However, following the establishment of the Spanish Protectorate with its capital in Tetouan, the Spanish troops ‘opened’ Chaouen to the outside world, making it known, although not before overcoming fierce opposition. It is no coincidence, therefore, that Chaouen played a prominent role in the Rif War, which led to the proclamation of a short-lived Rif Republic in this area.
In any case, after Morocco’s independence in 1956, Chaouen gradually opened up to foreign tourism, as did most of the country’s monumental destinations, knowing that this industry can bring great benefits to the economy, heritage and local traditions.
Integrating Chaouen in a route through Morocco is a common choice among many tourists who travel through the north of the country, and there is no shortage of reasons. Here are a few that may convince you of this:
The tourist attractions of Chaouen can be arranged according to two main areas: inside the medina, which concentrates much of them, and outside the medina.
The medina, which extends along the slope of the hill where it sits, is home to many of the sights of Chaouen. For example, the following:
Special mention should be made of the Uta el-Hammam Square, where the medina and the new city come together. In addition, it acts as a starting point for many tours of Chaouen and has some attractions in it:
In any case, the real beauty of visiting the medina of Chaouen is to get lost in its corners, climb slopes that lead to humble but centuries-old houses, go down stairs that lead to anonymous squares, turn corners that present you with viewpoints of the Rif, admire flowery balconies and doors with large horseshoe arches, store windows that fill the street with colorful handicrafts…
In addition to all these places of interest located in the charming historic medina, you can take a stroll through the new part of the city. Mainly, by two avenues that will remind the traveler of the period of the Spanish Protectorate in the early twentieth century:
And if you have the possibility to travel outside the city, you will find in the surroundings places of great beauty, especially natural. This is the case of the natural park of Akchour, with its famous Bridge of God, or the Talassemtane National Park, a space full of hiking trails.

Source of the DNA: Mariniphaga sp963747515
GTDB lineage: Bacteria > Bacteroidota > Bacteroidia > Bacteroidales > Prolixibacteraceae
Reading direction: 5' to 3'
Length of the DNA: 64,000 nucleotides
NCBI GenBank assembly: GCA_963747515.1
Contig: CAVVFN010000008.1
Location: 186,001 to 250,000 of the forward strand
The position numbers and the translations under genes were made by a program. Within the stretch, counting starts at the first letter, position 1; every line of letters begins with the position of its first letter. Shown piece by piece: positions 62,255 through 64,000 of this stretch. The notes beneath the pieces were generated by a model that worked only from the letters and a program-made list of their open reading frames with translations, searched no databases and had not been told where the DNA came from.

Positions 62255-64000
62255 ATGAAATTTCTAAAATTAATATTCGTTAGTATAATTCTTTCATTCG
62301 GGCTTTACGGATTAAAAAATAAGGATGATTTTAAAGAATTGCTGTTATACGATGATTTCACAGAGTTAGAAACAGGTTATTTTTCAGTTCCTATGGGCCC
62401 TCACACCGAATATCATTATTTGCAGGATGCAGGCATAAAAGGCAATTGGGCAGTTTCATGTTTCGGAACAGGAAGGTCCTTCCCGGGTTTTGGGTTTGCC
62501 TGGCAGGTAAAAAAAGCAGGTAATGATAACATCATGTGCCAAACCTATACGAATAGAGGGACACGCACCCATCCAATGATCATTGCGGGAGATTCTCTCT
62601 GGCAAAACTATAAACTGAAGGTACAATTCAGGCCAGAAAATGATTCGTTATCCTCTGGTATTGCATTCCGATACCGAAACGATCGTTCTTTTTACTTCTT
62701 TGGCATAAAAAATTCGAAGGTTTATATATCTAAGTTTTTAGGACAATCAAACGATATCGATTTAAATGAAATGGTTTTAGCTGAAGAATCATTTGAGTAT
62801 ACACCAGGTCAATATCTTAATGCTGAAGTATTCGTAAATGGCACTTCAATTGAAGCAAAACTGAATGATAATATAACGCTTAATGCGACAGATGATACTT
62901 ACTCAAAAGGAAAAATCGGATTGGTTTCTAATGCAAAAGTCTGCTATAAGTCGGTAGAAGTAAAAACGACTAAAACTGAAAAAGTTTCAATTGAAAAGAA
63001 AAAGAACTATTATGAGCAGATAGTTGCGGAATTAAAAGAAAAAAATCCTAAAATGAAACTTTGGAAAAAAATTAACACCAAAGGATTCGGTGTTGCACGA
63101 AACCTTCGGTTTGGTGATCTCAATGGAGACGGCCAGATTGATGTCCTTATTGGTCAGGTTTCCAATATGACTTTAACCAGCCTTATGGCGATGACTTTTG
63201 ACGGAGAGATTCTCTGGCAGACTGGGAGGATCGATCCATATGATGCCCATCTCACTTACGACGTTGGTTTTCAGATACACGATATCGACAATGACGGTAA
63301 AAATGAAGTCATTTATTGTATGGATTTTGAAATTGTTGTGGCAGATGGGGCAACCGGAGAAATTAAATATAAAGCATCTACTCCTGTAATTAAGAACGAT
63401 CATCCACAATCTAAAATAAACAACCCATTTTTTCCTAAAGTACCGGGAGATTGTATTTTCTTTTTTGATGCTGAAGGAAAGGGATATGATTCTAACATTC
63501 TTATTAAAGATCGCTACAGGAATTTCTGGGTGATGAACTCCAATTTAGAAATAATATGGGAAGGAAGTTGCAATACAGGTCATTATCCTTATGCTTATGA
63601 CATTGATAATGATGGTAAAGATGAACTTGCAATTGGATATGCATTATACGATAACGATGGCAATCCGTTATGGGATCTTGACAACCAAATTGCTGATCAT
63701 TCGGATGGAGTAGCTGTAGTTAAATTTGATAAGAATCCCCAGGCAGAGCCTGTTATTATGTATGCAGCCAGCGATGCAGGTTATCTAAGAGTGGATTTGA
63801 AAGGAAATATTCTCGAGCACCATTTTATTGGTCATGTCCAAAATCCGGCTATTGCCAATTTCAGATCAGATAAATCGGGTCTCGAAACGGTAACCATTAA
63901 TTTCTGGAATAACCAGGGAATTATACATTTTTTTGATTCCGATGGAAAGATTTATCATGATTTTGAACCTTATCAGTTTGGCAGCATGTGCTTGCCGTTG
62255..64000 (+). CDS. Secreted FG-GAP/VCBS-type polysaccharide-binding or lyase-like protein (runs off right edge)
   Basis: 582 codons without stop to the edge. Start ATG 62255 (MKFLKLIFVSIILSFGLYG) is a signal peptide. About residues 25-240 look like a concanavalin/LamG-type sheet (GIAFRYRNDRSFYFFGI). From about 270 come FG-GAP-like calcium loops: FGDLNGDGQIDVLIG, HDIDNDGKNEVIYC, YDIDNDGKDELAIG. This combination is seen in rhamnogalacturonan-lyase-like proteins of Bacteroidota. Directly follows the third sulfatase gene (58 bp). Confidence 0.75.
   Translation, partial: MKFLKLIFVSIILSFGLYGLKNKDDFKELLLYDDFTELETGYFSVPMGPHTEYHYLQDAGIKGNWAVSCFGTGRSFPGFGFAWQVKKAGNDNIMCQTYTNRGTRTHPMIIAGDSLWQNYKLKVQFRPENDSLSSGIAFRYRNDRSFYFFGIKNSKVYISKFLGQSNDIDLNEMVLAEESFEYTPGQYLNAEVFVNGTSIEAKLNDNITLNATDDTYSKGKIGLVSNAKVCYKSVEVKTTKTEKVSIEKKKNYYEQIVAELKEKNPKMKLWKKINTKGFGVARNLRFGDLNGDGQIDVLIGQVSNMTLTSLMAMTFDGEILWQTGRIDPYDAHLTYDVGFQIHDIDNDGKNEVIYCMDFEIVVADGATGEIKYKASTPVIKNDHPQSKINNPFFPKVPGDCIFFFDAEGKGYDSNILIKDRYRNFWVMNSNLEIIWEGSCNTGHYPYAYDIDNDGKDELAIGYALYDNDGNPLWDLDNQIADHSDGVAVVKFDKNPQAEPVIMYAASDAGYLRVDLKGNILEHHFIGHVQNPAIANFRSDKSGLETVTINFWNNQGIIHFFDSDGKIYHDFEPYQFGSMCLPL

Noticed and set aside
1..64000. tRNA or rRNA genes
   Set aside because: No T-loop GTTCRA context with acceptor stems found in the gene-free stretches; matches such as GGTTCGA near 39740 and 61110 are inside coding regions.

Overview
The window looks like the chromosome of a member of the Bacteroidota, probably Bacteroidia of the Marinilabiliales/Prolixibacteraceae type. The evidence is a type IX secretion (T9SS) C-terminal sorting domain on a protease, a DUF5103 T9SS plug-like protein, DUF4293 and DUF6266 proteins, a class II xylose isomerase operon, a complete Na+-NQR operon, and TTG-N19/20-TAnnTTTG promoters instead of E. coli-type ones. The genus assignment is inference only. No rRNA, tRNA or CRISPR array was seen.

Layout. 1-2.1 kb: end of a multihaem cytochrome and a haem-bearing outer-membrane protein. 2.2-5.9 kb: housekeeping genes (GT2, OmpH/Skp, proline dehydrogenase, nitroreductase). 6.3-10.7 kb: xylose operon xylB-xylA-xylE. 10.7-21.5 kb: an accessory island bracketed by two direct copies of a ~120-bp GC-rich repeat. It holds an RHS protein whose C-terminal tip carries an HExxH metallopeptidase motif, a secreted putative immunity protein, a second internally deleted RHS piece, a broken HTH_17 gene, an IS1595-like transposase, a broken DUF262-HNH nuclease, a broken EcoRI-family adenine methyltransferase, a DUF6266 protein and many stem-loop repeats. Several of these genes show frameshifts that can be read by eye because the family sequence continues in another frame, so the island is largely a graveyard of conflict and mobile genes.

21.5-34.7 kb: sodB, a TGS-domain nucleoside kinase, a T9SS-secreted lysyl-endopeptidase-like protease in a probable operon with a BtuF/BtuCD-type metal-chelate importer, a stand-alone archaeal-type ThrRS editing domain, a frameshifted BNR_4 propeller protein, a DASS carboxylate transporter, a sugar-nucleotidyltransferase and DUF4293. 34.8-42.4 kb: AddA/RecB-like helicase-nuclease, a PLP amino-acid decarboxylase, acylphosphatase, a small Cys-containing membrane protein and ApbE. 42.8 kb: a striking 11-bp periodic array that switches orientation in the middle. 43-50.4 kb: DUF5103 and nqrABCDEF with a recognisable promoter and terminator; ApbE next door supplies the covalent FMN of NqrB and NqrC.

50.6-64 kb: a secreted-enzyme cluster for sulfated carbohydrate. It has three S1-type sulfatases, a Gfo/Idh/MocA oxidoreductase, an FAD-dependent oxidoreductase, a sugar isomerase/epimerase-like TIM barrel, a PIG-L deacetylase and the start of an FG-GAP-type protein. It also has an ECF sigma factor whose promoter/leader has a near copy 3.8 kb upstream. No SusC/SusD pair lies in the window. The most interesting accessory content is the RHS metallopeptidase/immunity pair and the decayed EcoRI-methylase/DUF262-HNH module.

Although Chaouen oozes humility in every corner and is visited by many international backpackers, it can also be enjoyed through a premium experience that will allow you to savor every corner of this city in comfort and book unforgettable experiences.
For those looking to immerse themselves in the unique charm of Chaouen without sacrificing comfort and elegance, there are options that stand out:
Lina Ryad & Spa: This riad fuses the best of both worlds by offering a luxurious experience in Chefchaouen. Enjoy breathtaking views of the mountains and the medina, and pamper yourself in its spa, indoor pool and tastefully decorated rooms.
Riad Cherifa: This luxurious riad represents the epitome of the fusion between modernity and Moroccan tradition. Its panoramic terraces, swimming pool and gourmet restaurant invite you to experience Chaouen in a unique way.
However, if you are looking for unparalleled luxury, you may want to consider Fez or the coast of Tetouan. Both locations have resorts and hotels that take the concept of luxury to another level.
And if what you want is a help or simply to have everything done, do not hesitate to contact Chic Morocco: our agency is an expert in travel throughout the country, and in Chaouen in particular, so we have the best suppliers for you to enjoy a simply unique experience.